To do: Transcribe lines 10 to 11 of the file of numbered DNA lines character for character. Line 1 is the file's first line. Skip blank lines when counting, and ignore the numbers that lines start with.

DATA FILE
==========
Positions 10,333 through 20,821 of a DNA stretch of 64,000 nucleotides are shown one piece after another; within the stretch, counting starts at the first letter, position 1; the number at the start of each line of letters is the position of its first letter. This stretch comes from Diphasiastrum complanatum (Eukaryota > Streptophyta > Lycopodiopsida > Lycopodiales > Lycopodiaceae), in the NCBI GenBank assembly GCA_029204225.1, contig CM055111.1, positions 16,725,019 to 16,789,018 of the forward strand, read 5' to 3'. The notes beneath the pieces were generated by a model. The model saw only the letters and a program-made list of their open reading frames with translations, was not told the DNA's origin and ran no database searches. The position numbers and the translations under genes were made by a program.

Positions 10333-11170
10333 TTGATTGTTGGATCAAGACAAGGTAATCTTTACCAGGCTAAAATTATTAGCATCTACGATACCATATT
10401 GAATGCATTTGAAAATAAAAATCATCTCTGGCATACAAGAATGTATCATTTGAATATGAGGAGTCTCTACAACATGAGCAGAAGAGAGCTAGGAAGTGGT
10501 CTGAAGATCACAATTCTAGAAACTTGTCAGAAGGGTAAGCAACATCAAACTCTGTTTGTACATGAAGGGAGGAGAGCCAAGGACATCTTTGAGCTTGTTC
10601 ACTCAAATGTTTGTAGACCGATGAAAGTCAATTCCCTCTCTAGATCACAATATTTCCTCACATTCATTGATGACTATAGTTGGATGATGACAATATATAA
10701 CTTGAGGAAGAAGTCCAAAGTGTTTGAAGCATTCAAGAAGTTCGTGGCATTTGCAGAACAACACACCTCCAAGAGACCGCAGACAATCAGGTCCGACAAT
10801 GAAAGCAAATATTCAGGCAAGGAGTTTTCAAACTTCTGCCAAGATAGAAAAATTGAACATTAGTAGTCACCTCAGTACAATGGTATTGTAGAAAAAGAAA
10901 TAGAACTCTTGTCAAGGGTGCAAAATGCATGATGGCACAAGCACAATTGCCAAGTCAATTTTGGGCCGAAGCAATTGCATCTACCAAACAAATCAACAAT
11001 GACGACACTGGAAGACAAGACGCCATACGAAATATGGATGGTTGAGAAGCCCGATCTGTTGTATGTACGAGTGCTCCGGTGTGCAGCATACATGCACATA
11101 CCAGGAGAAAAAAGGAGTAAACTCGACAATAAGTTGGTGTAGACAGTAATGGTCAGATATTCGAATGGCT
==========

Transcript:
11001 GACGACACTGGAAGACAAGACGCCATACGAAATATGGATGGTTGAGAAGCCCGATCTGTTGTATGTACGAGTGCTCCGGTGTGCAGCATACATGCACATA
11101 CCAGGAGAAAAAAGGAGTAAACTCGACAATAAGTTGGTGTAGACAGTAATGGTCAGATATTCGAATGGCT